Next in line is Pamela with her hilariously-titled site My Man’s Belly. You see, Pamela believes that a way to a man’s heart is through the stomach, and this simple wisdom resonates with me on a very deep level.
This is Pamela with her man, by the way.
There are lots of things I appreciate about Pamela – she is direct, she too loves farmers’ markets and grows her own tomatoes, and her food is really interesting and original.
She makes cool things like this.
She deconstructs black forest cake… Don’t you think this is brilliant, by the way? I always look for ways to simplify (which is why I’m definitely adding this to my repertoire of easy desserts), not to mention the fact that the very mention of deconstructionism tickles this former English major pink.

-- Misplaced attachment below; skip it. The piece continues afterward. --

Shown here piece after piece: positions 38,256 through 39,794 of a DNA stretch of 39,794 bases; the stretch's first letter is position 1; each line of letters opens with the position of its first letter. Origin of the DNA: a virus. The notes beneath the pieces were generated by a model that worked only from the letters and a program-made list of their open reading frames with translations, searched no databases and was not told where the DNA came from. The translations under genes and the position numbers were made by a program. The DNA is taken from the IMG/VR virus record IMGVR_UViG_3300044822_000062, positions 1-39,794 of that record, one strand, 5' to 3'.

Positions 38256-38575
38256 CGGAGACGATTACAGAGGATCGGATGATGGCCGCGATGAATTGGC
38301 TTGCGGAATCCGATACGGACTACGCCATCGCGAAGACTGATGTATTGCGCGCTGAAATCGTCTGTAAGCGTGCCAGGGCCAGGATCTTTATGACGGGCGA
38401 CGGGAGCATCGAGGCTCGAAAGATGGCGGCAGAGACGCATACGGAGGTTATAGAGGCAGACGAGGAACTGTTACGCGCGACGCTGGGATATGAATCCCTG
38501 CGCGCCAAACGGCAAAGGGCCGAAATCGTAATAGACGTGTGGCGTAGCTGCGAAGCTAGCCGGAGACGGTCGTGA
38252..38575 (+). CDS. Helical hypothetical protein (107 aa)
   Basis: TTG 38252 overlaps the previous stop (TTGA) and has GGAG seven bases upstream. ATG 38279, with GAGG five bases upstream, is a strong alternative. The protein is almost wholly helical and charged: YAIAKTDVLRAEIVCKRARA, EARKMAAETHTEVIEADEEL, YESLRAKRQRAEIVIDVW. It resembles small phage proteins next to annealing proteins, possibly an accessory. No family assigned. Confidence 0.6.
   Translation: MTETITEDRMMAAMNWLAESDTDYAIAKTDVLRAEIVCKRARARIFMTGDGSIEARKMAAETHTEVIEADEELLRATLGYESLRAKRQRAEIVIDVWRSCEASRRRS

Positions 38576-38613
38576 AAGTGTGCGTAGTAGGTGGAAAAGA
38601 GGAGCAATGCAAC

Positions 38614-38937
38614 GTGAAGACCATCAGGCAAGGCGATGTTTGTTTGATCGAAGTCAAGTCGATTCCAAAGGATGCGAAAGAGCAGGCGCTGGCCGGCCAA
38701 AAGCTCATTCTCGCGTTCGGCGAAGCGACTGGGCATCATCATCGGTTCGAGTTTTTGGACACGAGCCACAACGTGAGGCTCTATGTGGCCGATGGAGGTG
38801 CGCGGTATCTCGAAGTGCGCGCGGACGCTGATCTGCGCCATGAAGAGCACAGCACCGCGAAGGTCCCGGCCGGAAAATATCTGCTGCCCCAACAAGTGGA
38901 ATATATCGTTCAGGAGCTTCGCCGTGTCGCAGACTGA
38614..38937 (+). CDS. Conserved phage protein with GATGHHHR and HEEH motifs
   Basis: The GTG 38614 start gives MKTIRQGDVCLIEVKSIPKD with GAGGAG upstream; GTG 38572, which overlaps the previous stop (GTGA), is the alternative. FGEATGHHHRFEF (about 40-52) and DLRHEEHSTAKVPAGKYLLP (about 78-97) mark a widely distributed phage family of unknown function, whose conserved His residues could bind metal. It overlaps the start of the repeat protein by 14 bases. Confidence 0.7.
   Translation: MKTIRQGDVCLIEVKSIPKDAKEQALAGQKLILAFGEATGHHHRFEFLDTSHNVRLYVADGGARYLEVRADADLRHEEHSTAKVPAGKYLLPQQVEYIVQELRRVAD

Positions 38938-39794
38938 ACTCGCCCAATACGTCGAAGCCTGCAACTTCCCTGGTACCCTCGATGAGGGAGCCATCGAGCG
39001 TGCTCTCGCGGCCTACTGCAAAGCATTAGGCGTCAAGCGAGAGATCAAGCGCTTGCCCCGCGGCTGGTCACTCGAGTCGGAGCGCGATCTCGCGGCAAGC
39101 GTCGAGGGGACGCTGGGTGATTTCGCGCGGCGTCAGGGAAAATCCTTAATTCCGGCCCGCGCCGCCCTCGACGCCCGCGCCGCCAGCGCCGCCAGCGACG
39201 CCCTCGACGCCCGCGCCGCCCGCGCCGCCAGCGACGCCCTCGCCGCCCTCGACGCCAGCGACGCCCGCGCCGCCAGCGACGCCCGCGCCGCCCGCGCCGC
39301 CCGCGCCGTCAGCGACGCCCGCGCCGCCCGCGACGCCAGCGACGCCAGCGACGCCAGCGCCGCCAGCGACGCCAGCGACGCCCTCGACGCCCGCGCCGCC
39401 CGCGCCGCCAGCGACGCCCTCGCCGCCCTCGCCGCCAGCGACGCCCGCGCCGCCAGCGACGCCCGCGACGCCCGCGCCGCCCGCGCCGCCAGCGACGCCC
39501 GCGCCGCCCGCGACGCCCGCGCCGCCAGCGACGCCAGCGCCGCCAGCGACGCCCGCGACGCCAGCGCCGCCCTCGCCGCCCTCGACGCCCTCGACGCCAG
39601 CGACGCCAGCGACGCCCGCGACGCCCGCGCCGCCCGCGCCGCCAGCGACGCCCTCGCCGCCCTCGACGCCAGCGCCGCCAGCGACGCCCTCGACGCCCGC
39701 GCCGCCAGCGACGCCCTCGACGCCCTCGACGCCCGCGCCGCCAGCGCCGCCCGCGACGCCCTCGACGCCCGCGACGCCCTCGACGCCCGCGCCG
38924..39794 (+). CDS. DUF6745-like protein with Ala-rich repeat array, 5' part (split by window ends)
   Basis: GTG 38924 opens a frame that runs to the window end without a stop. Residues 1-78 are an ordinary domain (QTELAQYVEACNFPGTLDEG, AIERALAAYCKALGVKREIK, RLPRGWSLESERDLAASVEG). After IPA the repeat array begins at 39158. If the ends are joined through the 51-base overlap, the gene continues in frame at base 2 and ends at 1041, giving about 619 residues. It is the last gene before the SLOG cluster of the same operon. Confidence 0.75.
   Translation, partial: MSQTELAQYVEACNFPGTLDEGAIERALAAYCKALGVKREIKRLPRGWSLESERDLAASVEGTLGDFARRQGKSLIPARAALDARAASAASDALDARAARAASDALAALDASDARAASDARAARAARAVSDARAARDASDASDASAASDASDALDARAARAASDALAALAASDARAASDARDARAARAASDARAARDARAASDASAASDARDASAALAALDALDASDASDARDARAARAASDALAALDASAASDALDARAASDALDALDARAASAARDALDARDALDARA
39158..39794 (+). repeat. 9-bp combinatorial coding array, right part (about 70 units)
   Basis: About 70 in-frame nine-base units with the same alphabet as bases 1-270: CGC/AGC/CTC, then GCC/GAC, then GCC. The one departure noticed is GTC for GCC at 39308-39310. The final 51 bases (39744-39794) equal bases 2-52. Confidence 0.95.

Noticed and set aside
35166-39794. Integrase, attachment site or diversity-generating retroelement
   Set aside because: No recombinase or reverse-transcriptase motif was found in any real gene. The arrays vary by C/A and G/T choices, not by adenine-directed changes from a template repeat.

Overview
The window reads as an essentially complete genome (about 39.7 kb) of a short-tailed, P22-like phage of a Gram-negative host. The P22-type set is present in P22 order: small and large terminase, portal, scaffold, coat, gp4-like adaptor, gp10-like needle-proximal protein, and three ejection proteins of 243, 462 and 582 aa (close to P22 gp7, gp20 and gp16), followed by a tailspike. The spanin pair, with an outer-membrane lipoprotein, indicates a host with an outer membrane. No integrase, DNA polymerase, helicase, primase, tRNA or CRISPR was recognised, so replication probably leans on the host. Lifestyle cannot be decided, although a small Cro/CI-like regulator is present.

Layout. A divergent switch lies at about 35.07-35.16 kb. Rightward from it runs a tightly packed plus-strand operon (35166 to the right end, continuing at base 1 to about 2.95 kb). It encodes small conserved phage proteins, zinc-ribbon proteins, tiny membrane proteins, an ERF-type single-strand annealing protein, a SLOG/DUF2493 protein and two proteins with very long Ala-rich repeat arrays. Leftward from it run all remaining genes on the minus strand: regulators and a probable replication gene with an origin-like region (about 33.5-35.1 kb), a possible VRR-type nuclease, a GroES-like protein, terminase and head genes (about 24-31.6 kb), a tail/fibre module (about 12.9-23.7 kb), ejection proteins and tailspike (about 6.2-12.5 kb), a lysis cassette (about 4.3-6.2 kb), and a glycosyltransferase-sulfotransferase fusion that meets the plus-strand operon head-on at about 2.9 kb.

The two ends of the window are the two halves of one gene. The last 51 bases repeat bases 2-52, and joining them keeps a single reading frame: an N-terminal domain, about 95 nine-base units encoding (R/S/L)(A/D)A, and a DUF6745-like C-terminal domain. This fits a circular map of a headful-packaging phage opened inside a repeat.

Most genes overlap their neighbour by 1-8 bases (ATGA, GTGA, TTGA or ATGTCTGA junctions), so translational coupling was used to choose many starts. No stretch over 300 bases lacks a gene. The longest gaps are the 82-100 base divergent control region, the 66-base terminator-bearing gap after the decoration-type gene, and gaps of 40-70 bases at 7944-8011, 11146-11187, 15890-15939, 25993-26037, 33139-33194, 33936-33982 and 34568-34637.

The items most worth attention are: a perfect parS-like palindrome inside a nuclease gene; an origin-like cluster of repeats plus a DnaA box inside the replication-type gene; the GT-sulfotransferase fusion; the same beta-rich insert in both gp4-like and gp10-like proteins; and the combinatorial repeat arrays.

But as if that wasn’t enough, she accompanies each recipe by some hilarious relationship advice/cultural commentary, which ranges from witty to downright hysterical. I absolutely love it, and I bet you will too. Check it out pronto.
Photos courtesy of My Man’s Belly.
Next, I’d like to tell you about Georgia Pellegrini – a chef, writer, blogger, and something else… a female hunter!!!!!
See for yourselves:
Now Georgia is one special lady. Having once worked in a cubicle at Lehman Brothers, she decided to change her life’s course by enrolling into a culinary school and becoming a chef, and, later, a writer. I keep hearing wonderful things about her first book, Food Heroes, which celebrates people who celebrate food, but have not yet had the pleasure of reading it myself (although that’s definitely on my list).